The Protectors-In The Land of Light

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My Sulking Gets Disturbed

Rolia comes to wake me up at the crack of dawn. I climb out of bed slowly, rubbing the sleep from my eyes. I check my wrist, not sure if the day before was not just a crazy dream that my imagination ran away with. Sure enough, the tattoo is still there, a reminder that life has been turned upside down. I should probably just run away before anything bad happens.

I smile at the thought of taking off and finding my own adventure, but push that feeling down when I realize the reality of trying to escape. I’d be hunted down, then thrown into jail for the rest of my life.

I stumble over to my dresser and pull on the long white sleeved hoodie, black shorts, and white sneakers I had set out the day before. I put my hair into a messy bun, grab my backpack and zip into the bathroom, cursing my boring clothes. Wearing the same colors over and over becomes very aggravating.

When I brush my teeth I can’t get the brush under the water because every time I go to wet the brush, the water moves away from my hand. Eventually I just brush my teeth without the water and then I can’t rinse my mouth. What is drinking from water fountains going to look like? The feeling from yesterday crawls under my skin. A sense of dread.

Life is going to be a nightmare from here on out. If I bend my hand the wrong way my water is going to do something weird in lunch. Then I’ll really be hated. I’ll be known as the Freak.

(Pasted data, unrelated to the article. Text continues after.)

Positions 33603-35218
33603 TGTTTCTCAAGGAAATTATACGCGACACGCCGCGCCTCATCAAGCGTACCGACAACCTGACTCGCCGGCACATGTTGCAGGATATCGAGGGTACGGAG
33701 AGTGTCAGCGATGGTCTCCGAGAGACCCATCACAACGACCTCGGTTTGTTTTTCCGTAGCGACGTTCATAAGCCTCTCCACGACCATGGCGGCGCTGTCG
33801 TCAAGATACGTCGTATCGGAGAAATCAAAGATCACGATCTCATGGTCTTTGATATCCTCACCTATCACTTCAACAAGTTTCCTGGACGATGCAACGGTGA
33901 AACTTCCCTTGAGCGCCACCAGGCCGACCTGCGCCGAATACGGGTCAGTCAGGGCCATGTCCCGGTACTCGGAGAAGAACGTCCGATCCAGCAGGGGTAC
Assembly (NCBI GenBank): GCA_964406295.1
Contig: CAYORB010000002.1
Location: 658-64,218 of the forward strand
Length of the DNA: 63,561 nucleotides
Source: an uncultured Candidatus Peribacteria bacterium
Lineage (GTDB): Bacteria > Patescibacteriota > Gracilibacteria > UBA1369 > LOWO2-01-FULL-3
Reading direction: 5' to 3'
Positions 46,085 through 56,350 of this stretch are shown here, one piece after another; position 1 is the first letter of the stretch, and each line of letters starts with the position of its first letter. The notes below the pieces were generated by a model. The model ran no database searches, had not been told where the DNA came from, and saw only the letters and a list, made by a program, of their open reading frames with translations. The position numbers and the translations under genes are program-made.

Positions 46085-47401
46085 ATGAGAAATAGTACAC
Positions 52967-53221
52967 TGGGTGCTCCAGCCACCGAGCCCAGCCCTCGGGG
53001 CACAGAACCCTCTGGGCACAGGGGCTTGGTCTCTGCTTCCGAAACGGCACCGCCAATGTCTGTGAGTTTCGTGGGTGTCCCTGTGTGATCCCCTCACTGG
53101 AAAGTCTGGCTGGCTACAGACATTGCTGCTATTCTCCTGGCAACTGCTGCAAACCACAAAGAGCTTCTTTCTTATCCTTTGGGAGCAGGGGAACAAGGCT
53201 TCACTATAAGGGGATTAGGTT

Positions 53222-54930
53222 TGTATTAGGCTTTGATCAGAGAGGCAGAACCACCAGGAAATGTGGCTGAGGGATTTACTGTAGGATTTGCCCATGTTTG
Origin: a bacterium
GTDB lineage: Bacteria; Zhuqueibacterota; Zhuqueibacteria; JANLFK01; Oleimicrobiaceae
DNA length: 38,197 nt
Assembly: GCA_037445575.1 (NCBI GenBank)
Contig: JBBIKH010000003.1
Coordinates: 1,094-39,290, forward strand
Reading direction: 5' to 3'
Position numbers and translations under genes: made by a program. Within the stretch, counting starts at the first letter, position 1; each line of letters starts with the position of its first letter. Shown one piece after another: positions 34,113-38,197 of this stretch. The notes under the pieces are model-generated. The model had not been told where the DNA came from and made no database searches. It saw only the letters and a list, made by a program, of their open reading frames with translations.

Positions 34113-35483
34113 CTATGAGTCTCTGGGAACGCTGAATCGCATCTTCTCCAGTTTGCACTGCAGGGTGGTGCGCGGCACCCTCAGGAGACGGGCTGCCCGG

Heading into the kitchen I grab some breakfast. I order orange juice and waffles from the breakfast dispenser. Part of going to school is that the Government gives you breakfast and lunch so your family only has to take care of dinner, one more way we are forced to depend on the government.

I lean against the counter and sip my OJ, waiting for the waffles to pop out onto my plate. My mind settles slightly as I relive what I always do in the morning, preparing my mind for the day ahead. Eating breakfast, because food is always a major highlight for me.

My waffles pop out, hot and dripping in butter and syrup. My mouth waters. This is how the Government officials eat everyday, fully taken care of, fat and satisfied, while the rest of us are left with their scraps. At least I can eat like them while I am in school. Two more years after this I will have to fend for myself. The coming responsibility is daunting.

I eat my breakfast alone as Rolia busies herself with who knows what around the house. I don’t have much time to eat, since school starts at 8:00.

Rolia comes into the kitchen and begins to count the thirty seconds till the bus arrives. I shovel down the rest of my breakfast and sling on my backpack. I manage a weak wave at Rolia as I’m shoved out the door by her pronged hands. Breakfast is always this way. Rolia is very timely, so I’m never late.

I punch in the code to the gate that is in the front yard then race down to the bus that is waiting at the small silver station. Garbage lies in the streets, sending a fetid stench into the air. The cracked asphalt crumbles beneath my feet as I race toward the floating silver bus. People from the surrounding neighborhoods climb on, their black and white clothes dull against the brown grass behind them. I hop in line behind people heading for work and school. The autobus takes anyone anywhere. Mainly it runs for kids going to school.

I stand in the crowd of people, they range in heights and sizes. Most of them have their Flips out. The screens reflect on their faces and they all appear to be a world away.